Free Core Strength Pumpkin Slide Deck for better Attention and Focus

By: Integrated Learning Strategies

If your child struggles with eating certain foods at family gatherings or tends to gag when eating, it could be a sign of oral sensitivities that their sensory receptors are sensitive to different textures. Here are some signs you may see if your child has oral hypersensitivities: – Avoids certain textures of foods – Is a “picky eater” even as they get older – Dislikes having their teeth brushed – Avoids putting their lips on forks and spoons – Can’t swallow food easily or gags at the table – Doesn’t like strong flavors (sweet or sour)

If your child has the opposite problem and chews or sucks on anything and everything, this could be a sign that they need more oral stimulation to prevent fidgeting and improve attention and focus in the classroom. Here are some signs you may see if your child has oral hyposensitivities: – Chews on pencils and toys – Sucks on shirts or sleeves – Likes extreme food flavors (sweet, salty, spicy, sour) – Swallows their food whole or takes large bites of food at a time – Enjoys an electric toothbrush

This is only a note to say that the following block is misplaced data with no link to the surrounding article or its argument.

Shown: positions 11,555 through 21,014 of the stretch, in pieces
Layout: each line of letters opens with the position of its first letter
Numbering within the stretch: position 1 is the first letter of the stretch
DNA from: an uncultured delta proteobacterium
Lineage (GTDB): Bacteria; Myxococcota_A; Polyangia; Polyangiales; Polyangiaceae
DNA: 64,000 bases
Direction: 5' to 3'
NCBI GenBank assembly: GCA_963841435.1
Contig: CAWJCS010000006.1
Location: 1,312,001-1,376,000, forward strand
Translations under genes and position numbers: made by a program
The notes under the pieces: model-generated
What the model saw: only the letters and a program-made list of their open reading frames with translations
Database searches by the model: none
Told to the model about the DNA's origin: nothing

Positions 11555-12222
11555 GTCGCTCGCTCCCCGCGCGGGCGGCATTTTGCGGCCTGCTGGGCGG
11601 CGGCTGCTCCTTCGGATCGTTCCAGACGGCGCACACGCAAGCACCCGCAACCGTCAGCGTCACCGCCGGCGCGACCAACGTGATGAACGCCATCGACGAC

If your child is distracted in the classroom and is always fidgeting or can’t stay seated in their chair, it could partly be caused by their need for sensory stimulation. Try sending them to school with different toys or objects they can chew or suck on to help those oral receptors calm down for better learning in the classroom. Here are some of our favorites: – Chewy TubesRaindrop Rainforest NecklaceChewy Pencil ToppersChewable Gem NecklaceChewable BraceletsSoothasaurus Rubber DinosaurSensory StixxGoGoChews Chewable Pencil ToppersTactile Chewable Armband

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